My dad had renovated his kitchen last year so he enjoys cooking doubly now, I think. He cooked everything I wanted. Some of the things I asked for he had never cooked before, so he Googled it and produced it and it was good.


In the kitchen


Sweet and sour pork
Sweet and sour pork


Fried carrot cake
Fried carrot cake


Kung po prawn
Kung po prawn


Chilli crab
Chilli crab




Sambal ladies fingers
Sambal ladies fingers


Roti prata
Roti prata


Char siew pork rib
Char siew pork rib


Tahu goreng
Tahu goreng


Hokkien mee
Hokkien mee


And that sums up my 6-week stay in Singapore.

Okay, not really.

That’s just a modest sampling of the stuff my dad cooked for me. And Piers. Piers came to visit for three weeks, lucky boy. He got to watch my dad make chinese rice wine. I love that wine.


March 2013 — Bangkok

When Piers was in Singapore, Nanny Wen had to make a sudden trip to Bangkok for work (she’s looking after the Nuffnang Thailand office at the moment) so we decided to follow her on a whim.

I don’t want to do a whole post on my trip there, so I’m going to try to sum it up in a sentence.

Bangkok is a repository of utility poles and power lines wound around each other 20 times over in a scary fashion admidst a hodgepodge of contradicting sights of dirty, rickety street stalls selling food covered in flies, modern shopping centres and very pretty women on billboards.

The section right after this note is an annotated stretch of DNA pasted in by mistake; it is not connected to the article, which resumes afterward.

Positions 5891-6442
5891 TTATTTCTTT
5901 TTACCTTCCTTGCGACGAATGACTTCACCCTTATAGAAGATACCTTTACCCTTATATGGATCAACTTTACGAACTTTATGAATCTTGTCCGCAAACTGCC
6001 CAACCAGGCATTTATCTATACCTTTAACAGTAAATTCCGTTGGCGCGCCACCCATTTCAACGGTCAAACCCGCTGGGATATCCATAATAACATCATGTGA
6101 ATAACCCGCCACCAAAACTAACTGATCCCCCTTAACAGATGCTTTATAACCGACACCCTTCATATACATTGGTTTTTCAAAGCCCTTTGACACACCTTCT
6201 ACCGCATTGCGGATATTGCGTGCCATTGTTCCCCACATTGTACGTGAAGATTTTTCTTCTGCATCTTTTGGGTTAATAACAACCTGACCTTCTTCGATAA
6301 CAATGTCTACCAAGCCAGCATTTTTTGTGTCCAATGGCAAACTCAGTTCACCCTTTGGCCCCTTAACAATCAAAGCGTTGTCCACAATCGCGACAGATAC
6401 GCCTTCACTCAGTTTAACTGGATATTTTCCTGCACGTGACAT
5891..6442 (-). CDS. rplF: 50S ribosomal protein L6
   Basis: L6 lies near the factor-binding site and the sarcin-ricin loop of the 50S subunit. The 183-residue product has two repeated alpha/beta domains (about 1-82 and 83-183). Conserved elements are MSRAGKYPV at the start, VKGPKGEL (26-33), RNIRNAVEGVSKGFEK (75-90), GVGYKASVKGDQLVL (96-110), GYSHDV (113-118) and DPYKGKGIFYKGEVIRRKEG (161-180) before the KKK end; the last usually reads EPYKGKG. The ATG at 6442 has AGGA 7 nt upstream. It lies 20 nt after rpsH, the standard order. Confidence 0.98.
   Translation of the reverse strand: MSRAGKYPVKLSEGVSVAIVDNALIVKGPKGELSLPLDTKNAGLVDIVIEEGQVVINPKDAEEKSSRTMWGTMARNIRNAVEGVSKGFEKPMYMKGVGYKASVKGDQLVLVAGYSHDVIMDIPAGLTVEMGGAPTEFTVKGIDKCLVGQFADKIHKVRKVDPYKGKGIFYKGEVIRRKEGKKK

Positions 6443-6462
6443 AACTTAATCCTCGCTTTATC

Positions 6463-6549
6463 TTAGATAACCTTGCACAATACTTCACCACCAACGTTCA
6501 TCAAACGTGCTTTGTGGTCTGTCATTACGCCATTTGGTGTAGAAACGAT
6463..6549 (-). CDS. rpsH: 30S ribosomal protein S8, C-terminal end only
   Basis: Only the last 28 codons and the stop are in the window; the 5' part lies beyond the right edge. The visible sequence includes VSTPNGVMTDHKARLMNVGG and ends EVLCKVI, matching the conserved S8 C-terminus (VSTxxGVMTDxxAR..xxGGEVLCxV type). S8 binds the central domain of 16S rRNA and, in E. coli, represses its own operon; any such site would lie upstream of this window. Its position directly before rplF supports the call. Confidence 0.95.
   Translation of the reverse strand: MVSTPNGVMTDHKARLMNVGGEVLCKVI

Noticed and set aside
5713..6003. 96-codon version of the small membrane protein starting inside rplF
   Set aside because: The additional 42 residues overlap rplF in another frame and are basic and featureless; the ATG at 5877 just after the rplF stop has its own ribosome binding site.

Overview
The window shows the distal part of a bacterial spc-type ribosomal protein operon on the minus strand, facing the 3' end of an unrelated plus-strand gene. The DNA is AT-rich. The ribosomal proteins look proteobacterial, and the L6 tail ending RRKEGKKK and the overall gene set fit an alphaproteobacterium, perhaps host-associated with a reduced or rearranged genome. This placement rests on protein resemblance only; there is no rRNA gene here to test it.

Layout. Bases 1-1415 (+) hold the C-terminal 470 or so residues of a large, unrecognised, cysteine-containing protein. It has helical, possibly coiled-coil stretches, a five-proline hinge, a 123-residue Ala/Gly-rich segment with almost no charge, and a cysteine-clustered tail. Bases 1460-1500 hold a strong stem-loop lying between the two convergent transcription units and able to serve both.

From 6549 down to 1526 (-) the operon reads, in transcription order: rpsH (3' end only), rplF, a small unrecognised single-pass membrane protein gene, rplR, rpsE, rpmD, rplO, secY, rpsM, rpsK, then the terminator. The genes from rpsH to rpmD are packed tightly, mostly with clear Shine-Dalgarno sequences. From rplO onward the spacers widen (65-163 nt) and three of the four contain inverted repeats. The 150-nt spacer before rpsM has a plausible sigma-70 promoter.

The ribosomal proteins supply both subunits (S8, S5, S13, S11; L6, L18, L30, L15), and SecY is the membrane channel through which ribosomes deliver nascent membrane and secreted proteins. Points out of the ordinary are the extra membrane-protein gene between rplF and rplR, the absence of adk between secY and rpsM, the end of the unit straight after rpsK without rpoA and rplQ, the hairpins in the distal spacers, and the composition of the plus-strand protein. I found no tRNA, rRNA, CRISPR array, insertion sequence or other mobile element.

I don’t suppose that gives a very flattering picture of Bangkok, but I loved it there because people were friendly and the food was great.

Geez, you’re thinking, does this girl’s life have to revolve around food?

Yes, I’m afraid.

But it was a good holiday and here are some photos to prove it.


Back of my head


Indeed, a picture of the back of my head is excellent proof that we had a good holiday in Bangkok.

Nanny Wen did my hair, you see.

You know how girls are stupid over things like hair.


Okay, here we are in Chinatown, at a street restaurant where the tables are literally on the pavement of a busy one-way road. The tables also go into the alleyways between buildings, so as to make full use of every inch of real estate in the area.








And there’s a “Western Street” full of bars that promise not to check your ID while giving you very strong cocktails, push carts with large varieties of skewered fried insects which you have to pay money to photograph, and countless stalls offering fake ID services. You can get any ID for anything in the world in Bangkok.




There’s a nice chill-out place for eating, shopping and partying called Asiatique, which is accessible by a free ferry service if you’re on the wrong side of the island or don’t want to drive because, trust me, you don’t want to get caught in a traffic jam in Bangkok.

We took a ferry in but then followed Nanny Wen’s friends out by car. We were stuck in the car park for about an hour and a half because everyone was trying to get out of the car park and the road outside was also jammed.




There’s a really good restaurant called Somboon Seafood which I would highly recommend. The curry crab is really good.


Curry crab


And here’s a group photo to round up my Bangkok trip.


Group photo


You can see the boys in the mirror, lol. On the right is Piers, taking the photograph, and on the left is Nanny Wen’s business partner, who drove us around to nice eateries in Bangkok.